Brentwood Academy made the private choice that it wanted to play in the TSSAA and compete for TSSAA championships, and now it doesn't want to follow the rules, and that's what this case is about.
Justice Scalia: Well, surely it's not a matter of private choice whether a public school chooses to join the association or not.
I mean, the decision to join the association has to be a... you don't acknowledge that that decision is an official public school decision?
Mr. Colbert: The school itself in the case of a public school makes a... makes its...
Justice Souter: Okay.
Mr. Colbert: own decision, makes a...
Justice Scalia: A decision to join.
Mr. Colbert: To join, that's right.
It is also free, however, there is no State compulsion... the school, even a public school is free not to join.
If there are no further questions, thank you.
Rebuttal of James F. Blumstein
Chief Justice Rehnquist: Thank you, Mr. Colbert.
Mr. Blumstein, you have 2 minutes remaining.
Mr. Blumstein: Mr. Chief Justice, may it please the Court:
The TSSAA has been very candid in stating the breadth of its position, but I'd like to point out on page 32 of its brief their position seems to be that even a coach who is a public school teacher and a public school official is not a State actor, so their position is that extracurricular activities are so outside of the scope of public accountability that even if there is a decision by a coach about a decision affecting athletic contests, that that does not fall within State action.
The other... another point on the question of control, in the joint appendix at page 89 and page 92 it makes it pretty clear that the principals are representatives of the school in voting on the legislative council and on the board of control, and joint appendix 89 and 92 sets that out.
And finally, I would like to just indicate, we haven't talked about the existing state of the law, but this circuit, the Sixth Circuit decision is the only decision that finds a comparable institution not to be a State actor.
This case is an outlier in that sense.
The law has been settled for over 30 years.
Some of the concerns that the respondent has I think have not been manifested.
The way that the courts have dealt with the issue of reviewing decisions of these associations is through a proper level of deference on a matter of substantive law, and so if the Court affirms below it will be unsettling what has been settled law in every jurisdiction that has heard this case for 30 years.
Thank you, Your Honor.
Chief Justice Rehnquist: Thank you, Mr. Blumstein.
The case is submitted.
Argument of Speaker
Mr. Speaker: The opinion of the Court in No. 99-901, Brentwood Academy versus Tennessee Secondary School Athletic Association will be announced by Justice Souter.
Argument of Justice Souter
Mr. Souter: This case comes to us on writ of certiorari to the United States Courts of Appeals for the Sixth Circuit.
The respondent, Tennessee Secondary School Athletic Association is a not-for-profit athletic association that regulates interscholastic sport among Tennessee public and private high schools.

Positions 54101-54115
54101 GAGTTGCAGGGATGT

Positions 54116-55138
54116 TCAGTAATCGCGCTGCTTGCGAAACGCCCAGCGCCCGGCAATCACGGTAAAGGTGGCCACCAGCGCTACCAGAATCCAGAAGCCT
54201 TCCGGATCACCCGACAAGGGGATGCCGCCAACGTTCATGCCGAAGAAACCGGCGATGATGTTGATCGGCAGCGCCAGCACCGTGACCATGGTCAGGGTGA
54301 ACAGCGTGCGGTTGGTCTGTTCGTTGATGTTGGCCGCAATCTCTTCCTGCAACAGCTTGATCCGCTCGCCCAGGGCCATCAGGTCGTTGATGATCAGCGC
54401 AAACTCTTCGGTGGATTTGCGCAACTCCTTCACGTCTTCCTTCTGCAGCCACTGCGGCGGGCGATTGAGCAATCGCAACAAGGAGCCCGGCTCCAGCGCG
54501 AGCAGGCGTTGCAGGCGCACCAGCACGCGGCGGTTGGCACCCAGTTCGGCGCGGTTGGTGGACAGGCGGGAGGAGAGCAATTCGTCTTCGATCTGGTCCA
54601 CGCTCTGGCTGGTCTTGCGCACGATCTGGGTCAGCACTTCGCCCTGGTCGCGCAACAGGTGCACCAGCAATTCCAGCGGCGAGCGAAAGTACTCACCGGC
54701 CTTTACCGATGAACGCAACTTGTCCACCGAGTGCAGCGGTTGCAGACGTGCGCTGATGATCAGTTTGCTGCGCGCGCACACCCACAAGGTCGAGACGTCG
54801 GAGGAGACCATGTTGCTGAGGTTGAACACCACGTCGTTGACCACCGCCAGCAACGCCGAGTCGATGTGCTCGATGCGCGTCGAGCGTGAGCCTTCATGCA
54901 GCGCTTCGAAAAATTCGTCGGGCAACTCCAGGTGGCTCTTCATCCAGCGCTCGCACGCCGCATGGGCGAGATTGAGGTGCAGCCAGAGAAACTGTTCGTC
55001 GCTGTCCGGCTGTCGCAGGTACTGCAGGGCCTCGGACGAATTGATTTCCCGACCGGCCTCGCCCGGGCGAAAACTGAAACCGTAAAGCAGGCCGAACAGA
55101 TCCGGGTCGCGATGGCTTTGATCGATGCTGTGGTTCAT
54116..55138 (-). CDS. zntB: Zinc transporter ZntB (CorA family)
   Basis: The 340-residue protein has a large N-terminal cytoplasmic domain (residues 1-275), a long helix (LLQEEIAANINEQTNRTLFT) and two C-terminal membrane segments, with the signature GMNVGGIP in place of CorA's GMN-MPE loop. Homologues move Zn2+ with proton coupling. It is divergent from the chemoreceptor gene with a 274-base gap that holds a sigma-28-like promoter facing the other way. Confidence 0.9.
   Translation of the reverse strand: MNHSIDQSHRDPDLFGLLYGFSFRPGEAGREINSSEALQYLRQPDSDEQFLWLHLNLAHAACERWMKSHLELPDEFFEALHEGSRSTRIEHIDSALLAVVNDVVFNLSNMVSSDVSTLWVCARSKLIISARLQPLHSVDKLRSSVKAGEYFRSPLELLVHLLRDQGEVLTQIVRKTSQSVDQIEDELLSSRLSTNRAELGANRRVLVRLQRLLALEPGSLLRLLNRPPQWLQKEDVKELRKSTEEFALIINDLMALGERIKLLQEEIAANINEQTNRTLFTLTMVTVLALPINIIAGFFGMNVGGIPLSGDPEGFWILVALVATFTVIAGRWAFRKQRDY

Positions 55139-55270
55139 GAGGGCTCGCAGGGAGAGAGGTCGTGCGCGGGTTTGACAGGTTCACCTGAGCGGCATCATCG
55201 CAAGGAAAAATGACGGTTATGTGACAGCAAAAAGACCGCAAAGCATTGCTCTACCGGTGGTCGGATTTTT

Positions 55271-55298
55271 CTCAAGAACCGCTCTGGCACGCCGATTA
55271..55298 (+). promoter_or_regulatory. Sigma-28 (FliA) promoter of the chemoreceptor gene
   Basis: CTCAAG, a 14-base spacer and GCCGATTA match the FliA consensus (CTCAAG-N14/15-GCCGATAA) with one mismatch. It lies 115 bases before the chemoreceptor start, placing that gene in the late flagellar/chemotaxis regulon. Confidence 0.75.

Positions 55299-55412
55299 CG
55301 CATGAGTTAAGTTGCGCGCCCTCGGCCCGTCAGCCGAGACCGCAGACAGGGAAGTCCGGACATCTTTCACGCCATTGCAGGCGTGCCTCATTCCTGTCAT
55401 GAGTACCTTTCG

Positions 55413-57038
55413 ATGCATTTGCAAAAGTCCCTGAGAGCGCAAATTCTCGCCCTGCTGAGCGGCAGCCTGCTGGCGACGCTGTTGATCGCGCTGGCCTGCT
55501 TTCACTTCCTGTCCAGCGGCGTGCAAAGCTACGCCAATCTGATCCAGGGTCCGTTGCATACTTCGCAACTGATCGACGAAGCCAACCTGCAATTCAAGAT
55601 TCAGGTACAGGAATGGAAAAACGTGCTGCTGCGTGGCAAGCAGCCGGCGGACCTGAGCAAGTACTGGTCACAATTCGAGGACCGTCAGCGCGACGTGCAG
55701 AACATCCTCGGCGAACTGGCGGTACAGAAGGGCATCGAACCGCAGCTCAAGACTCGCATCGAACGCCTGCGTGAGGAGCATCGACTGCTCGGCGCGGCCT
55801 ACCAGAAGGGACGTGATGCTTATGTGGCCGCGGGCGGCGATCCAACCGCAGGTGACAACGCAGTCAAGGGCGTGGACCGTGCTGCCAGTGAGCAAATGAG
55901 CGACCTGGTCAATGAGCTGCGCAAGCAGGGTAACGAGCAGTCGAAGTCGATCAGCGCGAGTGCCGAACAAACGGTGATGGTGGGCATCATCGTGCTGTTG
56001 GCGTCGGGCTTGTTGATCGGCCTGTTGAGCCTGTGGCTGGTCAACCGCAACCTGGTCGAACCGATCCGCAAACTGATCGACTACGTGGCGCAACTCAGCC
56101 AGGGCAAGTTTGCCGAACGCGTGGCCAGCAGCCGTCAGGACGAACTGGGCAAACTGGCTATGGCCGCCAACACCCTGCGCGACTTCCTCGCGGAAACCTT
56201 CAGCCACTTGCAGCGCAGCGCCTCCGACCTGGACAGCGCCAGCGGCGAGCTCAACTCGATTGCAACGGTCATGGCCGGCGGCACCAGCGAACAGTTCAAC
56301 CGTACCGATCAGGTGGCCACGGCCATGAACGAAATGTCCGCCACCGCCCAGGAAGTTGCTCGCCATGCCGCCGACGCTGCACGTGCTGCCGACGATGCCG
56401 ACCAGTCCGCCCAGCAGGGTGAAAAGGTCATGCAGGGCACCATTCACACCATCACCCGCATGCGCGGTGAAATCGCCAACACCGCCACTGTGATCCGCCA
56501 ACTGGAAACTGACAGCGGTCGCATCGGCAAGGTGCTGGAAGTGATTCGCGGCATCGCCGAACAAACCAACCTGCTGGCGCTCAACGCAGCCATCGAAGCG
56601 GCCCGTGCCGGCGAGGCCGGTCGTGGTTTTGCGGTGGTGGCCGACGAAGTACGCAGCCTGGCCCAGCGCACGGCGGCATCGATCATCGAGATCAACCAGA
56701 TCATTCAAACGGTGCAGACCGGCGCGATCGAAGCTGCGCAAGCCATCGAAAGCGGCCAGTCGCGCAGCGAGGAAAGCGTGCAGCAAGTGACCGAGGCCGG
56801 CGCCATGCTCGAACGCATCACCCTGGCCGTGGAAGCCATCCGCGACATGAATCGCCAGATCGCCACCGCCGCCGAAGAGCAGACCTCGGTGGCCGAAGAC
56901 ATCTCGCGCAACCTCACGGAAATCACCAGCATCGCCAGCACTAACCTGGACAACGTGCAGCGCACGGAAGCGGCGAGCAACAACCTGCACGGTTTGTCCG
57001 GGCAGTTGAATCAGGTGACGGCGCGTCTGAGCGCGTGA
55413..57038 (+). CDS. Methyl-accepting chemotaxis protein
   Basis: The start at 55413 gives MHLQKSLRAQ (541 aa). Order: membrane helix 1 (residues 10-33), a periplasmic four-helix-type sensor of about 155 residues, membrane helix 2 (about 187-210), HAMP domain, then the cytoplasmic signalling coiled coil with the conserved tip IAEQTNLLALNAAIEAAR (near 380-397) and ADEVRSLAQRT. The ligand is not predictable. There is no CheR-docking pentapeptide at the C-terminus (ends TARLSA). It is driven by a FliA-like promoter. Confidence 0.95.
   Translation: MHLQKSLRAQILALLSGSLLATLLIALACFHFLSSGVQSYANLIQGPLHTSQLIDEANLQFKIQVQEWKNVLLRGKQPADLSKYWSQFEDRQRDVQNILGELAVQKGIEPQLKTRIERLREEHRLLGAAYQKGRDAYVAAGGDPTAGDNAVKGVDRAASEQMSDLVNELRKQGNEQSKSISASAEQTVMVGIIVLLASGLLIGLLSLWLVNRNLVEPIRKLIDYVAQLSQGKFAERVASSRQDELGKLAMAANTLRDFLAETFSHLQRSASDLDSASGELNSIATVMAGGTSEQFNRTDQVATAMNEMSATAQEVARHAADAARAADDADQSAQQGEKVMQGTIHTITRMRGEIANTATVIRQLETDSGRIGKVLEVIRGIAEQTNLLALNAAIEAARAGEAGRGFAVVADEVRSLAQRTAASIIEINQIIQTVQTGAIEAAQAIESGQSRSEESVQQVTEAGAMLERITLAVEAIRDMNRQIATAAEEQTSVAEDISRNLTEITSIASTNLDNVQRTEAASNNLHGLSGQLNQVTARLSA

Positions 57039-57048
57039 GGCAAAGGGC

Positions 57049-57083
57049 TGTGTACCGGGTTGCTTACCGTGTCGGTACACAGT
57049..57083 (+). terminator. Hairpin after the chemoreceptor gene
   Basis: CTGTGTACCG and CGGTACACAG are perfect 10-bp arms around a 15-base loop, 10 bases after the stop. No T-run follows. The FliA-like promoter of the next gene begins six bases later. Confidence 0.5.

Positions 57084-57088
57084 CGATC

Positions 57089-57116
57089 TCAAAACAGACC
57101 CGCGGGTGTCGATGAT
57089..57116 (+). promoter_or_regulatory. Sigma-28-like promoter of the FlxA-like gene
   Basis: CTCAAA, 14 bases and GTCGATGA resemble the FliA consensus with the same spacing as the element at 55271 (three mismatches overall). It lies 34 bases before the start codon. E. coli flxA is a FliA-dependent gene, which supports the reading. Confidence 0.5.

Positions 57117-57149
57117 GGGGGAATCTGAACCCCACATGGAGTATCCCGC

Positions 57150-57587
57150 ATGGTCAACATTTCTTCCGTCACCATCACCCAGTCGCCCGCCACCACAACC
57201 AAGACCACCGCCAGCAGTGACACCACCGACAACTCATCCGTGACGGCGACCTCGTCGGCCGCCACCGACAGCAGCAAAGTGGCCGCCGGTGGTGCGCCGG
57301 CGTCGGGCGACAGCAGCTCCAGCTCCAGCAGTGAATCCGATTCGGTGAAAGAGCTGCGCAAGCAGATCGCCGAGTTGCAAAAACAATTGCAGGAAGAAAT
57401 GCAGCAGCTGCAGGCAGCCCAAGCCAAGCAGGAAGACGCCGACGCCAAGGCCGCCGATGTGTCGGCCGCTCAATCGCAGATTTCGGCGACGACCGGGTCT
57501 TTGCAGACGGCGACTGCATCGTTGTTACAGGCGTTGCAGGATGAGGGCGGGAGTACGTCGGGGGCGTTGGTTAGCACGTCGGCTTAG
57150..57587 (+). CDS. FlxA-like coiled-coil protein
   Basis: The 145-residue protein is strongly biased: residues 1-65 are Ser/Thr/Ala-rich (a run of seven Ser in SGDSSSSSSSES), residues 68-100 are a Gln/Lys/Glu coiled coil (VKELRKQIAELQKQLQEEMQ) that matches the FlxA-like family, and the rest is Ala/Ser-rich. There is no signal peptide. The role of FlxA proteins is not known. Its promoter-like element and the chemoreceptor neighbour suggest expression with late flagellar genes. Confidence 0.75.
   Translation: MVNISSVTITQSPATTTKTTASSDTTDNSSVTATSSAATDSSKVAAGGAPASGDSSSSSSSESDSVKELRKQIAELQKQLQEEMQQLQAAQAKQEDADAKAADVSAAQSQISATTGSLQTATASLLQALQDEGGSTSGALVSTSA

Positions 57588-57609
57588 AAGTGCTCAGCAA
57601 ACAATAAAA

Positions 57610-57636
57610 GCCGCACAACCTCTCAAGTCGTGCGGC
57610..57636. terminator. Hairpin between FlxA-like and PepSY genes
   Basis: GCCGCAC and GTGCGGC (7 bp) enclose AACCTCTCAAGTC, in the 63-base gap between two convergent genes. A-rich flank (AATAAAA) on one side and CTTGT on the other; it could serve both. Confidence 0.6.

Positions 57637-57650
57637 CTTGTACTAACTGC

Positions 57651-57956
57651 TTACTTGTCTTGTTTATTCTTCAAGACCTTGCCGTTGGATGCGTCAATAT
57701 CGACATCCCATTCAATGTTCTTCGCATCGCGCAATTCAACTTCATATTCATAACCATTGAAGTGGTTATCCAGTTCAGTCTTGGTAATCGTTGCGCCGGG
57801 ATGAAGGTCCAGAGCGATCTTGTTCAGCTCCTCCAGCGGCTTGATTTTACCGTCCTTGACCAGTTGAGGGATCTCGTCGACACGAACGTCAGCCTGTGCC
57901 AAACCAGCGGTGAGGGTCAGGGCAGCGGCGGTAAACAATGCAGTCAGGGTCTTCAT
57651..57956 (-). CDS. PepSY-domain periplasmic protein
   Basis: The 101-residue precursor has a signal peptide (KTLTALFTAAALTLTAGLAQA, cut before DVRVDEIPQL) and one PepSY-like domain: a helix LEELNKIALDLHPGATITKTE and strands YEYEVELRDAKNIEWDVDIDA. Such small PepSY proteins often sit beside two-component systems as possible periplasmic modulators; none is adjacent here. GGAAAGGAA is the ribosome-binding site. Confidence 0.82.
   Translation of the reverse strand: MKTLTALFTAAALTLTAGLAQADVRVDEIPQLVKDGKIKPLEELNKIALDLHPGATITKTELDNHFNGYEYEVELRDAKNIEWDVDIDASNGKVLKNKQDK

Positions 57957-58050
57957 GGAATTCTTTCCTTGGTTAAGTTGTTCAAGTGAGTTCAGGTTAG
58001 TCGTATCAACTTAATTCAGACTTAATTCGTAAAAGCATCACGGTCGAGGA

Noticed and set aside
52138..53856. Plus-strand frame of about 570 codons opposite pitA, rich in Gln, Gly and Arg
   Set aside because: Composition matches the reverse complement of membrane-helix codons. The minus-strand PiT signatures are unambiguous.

The Association sets membership standards and student eligibility rules and has the power to penalize any member school that violates those rules.
Most of the State’s public high schools rather are members and public school officials make up the voting membership of the Association’s, governing council and control board, which typically hold meetings during regular school hours.
The State Board of Education has long acknowledged the Association’s role in regulating interscholastic competition in public schools and its designees sit as nonvoting members of the Association’s governing bodies.
When the Association penalized the petitioner, Brentwood Academy for violating a recruiting rule, Brentwood sued the Association and its Executive Director under 42 U.S.C. 1983, claiming that the rule’s enforcement was state action that violated the First and Fourteenth Amendments.
The District Court granted Brentwood summary judgment, but the Sixth Circuit found no state action and reversed.
In an opinion filed today with the Clerk of the Court, we reverse the judgment of the Sixth Circuit, and hold that the Association’s regulatory activity is state action owing to the pervasive entwinement of public school officials in its structure, there being no offsetting reason to see the Association’s act in any other way.
No one fact is a necessary condition for finding state action; nor is anyone set of circumstances sufficient as a matter of law for there may always be some countervailing reason against attributing activity to the government.
In this case however, the Association’s nominally private character is overborne by the substantial entwinement of public institutions and public officials in its composition and its working.
The Association is to the extent of 84% of its membership in an organization of public schools, represented by their officials acting in an official capacity to provide an integral element of secondary public education interscholastic athletics.
There would be no recognizable association without the public school officials, who overwhelmingly determine and perform all but the Association’s purely ministerial acts.
Only the 16% minority of private school memberships keeps the entwinement of the Association and public schools from being total and their identity is totally indistinguishable.
To complement the entwinement from the bottom up, the State has provided entwinement from the top down.
State Board members sit on the Association’s governing bodies and Association employees participate in the state retirement system. In the absence of any substantial reason to claim unfairness in charging the Association with a public character, entwinement to the degree shown here requires that it would be judged by constitutional standards.
Justice Thomas has filed a dissenting opinion in which the Chief Justice, Justice Scalia and Justice Kennedy joined.